FULL TEXT OF AMERICAN JEWISH COMMITTEE STATEMENT ON BLOC VOTING
The American process of democratic elections
is being jeopardized by the divisive myth of bloc voting. We especially
deplore the current tendency to imply that a Jewish vote, as such, exists
in national elections.
American Jews are influenced by the positions that parties and candidates take on the domestic and foreign issues which affect the welfare of all Americans. Important issues may arise which may influence Jewish voters more than other voters In their preference for a candidate. But every individual Jewish voter is influenced by a multiplicity of considerations which have no relation to his group identity. No individual or organization can muster the alleged "Jewish vote."
This fact was well expressed as far back as 1927 by Louis Marshall, then president of the American Jewish Committee: "There is no Jewish vote. We are American citizens and we adopt the principles of one or the other of the parties in accordance with our idea of what best contributes to the welfare of the country. If I ever heard of any attempt by my own party to differentiate between its members on the basis of their religious faith, I would denounce it as being hostile to the spirit that should prevail in our country."
Jews naturally abhor anti-Semitism and all other forms of bigotry, and are oppose to any candidate who is guilty of such manifestations. All available evidence indicates that neither presidential candidate harbors anti-Jewish prejudice or for that matter any religious prejudice. We are confident that Americans of all faiths will be influenced decisively by the personal qualifications of the candidates themselves, the positions they espouse on the vital issues of the day, and the customary party loyalty of voters.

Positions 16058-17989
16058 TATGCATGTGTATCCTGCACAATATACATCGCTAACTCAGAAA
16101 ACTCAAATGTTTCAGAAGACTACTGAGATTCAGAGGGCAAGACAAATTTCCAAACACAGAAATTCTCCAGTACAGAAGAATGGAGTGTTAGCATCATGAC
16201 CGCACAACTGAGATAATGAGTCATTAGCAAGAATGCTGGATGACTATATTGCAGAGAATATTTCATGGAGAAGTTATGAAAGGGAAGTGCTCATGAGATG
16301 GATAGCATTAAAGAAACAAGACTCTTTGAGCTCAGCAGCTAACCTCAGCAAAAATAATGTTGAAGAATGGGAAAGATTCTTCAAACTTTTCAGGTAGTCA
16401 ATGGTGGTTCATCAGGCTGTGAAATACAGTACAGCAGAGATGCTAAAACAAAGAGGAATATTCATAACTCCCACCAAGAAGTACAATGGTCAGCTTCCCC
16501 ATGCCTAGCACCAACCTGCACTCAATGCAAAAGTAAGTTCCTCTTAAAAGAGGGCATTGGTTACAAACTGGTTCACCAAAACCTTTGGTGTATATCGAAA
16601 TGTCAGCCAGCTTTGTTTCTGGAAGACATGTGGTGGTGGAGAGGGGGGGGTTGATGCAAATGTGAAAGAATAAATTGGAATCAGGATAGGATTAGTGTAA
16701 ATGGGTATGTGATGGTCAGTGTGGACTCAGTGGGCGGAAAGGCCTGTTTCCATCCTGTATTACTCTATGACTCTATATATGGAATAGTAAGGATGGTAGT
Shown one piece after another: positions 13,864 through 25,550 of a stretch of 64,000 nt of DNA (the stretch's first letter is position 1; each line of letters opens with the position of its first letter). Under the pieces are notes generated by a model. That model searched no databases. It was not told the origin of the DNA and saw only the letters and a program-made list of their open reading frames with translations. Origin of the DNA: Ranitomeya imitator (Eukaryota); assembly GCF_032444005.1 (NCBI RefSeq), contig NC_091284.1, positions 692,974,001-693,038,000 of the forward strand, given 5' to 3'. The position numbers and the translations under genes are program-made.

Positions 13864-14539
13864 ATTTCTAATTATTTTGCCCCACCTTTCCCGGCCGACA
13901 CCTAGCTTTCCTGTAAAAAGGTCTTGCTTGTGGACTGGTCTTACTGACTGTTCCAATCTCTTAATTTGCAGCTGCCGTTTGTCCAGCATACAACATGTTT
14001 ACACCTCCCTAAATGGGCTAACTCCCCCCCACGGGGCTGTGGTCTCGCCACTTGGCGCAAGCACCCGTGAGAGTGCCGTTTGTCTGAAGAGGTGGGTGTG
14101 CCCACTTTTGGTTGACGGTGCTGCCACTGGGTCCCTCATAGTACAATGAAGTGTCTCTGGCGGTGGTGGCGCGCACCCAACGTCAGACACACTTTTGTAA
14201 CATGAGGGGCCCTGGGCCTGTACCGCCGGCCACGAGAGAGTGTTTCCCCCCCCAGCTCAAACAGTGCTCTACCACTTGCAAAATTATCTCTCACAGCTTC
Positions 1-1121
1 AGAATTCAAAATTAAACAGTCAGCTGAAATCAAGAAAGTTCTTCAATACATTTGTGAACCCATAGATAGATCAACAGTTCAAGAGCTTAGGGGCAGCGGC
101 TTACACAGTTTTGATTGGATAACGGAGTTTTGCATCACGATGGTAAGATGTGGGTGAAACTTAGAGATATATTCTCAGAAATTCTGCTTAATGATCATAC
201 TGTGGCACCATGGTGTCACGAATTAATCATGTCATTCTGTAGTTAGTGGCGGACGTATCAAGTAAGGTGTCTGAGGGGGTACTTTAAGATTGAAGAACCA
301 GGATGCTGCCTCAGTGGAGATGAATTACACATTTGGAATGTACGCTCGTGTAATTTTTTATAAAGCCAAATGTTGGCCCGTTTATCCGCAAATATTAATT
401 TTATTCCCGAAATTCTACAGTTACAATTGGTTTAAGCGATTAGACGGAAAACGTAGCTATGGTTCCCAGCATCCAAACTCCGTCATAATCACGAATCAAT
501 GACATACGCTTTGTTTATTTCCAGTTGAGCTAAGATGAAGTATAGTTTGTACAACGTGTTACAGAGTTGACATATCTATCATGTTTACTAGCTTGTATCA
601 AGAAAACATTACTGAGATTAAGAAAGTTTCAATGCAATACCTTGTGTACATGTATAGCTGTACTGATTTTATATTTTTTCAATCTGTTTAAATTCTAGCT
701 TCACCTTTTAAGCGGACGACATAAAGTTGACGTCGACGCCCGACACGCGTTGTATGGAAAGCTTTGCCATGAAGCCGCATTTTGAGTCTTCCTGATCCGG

It has been claimed that the "balanced ticket" indicates that Jews and other groups can be marshaled to vote for one candidate or another on the basis of their group identity. The "balanced ticket" has not operated with that effect, but has, rather, served to secure ample representation for the religious, ethnic, or racial groups, comprising the American citizenry.
Even in New York City where Jews constitute more than onequarter of its population, there has never been a Jewish mayor Jewish candidates for the mayoralty of New York have often fared badly in districts heavily populated by Jews. In the senatorial election of 1956 the Catholic candidate received greater support from the Jews of New York than did his Jewish rival. There is ample evidence that, like other citizens, Jews vote readily for candidates who are members of other faiths and that appeals based solely on their narrow so-called Jewish interests have not succeeded.
The American Jewish Committee has cooperated with both major political parties in striving to keep bigotry out of election campaigns. Journalists and broadcasters should avoid injecting spurious and divisive issues into the current campaign.
Vice President Richard M. Nixon made the following statement
I completely share the sentiments expressed in your statement, and deplore any attempts to divide Americans on a religious, racial, or sectional basis. I think it is most constructive that you are issuing thus statement as we begin this election campaign.
Senator John F. Kennedy made the following statement
The statement by Louis Marshall seems to be as true today as it was in 1927. The enrollment books of both political parties prove that Americans do not stratify along religious, racial, or ethnic lines. Any attempt to classify Americans along these lines should be immediately repudiated and I welcome the statement by the American Jewish Committee on this matter.